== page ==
carb511The question I probably get the most about nutrition is: “What type of diet do you recommend?” When people ask this question they are expecting a simple answer such as Paleo, gluten-free, or vegan.

The truth is that there is no one best diet for everyone.

Here are some of the factors that contribute to my definition of a healthy diet:

1. Adequacy

Your diet should provide adequate nutrients to meet your individual needs. Quite often a diet that eliminates an entire food group will put a person at risk of nutrient deficiency. For example, the Paleo diet eliminates dairy products. If other calcium-rich foods are not included to replace dairy, it puts one at risk of a calcium deficiency. Remember, osteoporosis is an old age disease. Cave men didn’t live long enough have to worry about it.

2. Variety

The diet should include a variety of choices. Not only does this prevent boredom, but it also limits the chance of over- or under-consuming nutrients.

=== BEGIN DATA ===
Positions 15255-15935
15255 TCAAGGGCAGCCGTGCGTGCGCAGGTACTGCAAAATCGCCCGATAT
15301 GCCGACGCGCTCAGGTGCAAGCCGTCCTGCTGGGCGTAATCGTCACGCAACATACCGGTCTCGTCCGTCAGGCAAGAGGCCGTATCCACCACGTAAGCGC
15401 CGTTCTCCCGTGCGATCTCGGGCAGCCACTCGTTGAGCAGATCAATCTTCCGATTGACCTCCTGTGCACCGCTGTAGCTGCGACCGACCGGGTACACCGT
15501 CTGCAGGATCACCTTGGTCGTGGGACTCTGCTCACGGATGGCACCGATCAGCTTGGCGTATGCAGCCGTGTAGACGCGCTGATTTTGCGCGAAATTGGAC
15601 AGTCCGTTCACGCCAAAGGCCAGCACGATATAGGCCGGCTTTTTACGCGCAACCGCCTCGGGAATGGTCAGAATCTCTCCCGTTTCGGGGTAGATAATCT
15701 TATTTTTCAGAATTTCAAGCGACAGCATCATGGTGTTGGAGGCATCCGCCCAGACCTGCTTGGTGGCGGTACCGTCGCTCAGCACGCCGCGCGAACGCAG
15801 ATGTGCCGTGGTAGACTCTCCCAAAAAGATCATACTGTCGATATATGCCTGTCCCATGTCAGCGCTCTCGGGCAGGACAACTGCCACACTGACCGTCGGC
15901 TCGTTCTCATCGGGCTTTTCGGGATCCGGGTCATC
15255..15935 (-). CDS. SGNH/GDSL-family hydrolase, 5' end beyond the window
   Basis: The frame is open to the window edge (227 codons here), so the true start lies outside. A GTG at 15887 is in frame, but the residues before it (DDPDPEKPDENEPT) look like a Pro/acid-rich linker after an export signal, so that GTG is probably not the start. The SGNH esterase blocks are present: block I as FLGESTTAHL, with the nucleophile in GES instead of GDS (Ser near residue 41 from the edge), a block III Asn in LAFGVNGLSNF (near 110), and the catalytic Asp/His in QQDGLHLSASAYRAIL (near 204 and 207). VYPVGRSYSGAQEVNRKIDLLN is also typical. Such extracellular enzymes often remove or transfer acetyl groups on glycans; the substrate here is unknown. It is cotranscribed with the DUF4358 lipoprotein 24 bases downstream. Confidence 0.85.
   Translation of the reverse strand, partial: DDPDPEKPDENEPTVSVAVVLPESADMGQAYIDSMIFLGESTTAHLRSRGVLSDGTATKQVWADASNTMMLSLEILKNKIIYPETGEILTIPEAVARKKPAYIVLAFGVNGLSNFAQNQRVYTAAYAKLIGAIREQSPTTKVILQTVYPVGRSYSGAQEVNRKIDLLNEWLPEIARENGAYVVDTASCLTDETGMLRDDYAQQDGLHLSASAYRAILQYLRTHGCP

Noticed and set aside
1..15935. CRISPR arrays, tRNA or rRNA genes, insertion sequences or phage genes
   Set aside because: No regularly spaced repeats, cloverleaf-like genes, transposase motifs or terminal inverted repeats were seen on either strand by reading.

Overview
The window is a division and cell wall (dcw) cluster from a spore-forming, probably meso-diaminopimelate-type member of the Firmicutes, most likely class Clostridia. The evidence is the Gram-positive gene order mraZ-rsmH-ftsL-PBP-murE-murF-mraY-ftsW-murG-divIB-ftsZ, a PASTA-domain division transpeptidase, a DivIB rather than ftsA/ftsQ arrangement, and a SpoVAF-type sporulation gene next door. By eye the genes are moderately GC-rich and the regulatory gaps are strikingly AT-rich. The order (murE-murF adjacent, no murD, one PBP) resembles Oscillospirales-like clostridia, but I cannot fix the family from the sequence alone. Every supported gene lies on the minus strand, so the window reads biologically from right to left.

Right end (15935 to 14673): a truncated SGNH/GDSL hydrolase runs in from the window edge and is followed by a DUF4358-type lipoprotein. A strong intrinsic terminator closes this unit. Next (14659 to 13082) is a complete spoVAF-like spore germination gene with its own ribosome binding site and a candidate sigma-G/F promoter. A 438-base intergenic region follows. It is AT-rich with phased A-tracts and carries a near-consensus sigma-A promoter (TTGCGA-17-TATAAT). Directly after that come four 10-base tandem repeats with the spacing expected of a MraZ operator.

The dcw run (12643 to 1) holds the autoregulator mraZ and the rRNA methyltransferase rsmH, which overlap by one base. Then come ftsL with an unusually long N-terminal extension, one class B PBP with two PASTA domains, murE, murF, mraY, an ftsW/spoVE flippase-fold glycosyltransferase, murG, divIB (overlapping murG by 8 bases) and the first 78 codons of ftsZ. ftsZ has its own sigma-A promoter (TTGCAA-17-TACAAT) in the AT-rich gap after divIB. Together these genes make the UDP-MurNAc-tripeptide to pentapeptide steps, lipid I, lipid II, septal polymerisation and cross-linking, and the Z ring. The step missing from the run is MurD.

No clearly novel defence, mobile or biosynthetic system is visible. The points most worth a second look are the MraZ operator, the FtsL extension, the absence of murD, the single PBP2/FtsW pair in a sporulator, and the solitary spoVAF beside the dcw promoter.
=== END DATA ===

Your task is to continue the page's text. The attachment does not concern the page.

3. Moderation

No food should be eaten in excess and no food needs to be completely eliminated (except in the case of allergies, religion, or ethics). Nutrient excess can be as dangerous as nutrient inadequacy.

4. Calorie control

A diet should provide the appropriate number of calories to meet your individual needs. Diets higher in calories are required to fuel physical activity and growth. If weight loss is the goal, calories should be low enough to promote fat loss, but high enough to provide adequate energy and to prevent metabolism disruption.

5. Enjoyable

The food you are eating should be enjoyable to eat and enjoyable to prepare. Quite simply, if you don’t like the food you are eating it will not be sustainable long-term.

6. Affordable

Your grocery bill should fit within you budget. For example, a diet that calls for multiple servings of meat or expensive powders and supplements is likely not financially sustainable.

The bottom line:

There are many factors involved in the makeup of a healthy diet. Eating healthy should not be viewed as a temporary fix, but as a long-term solution.

SONY DSCWhen deciding to make positive changes in your diet and health, you don’t need to do a complete overhaul. In fact, changing too much at once can be overwhelming and cause you to be more likely to give up. Instead, try making one simple change in your diet per week. Here are a few examples of very easy changes that can make a big impact on your health: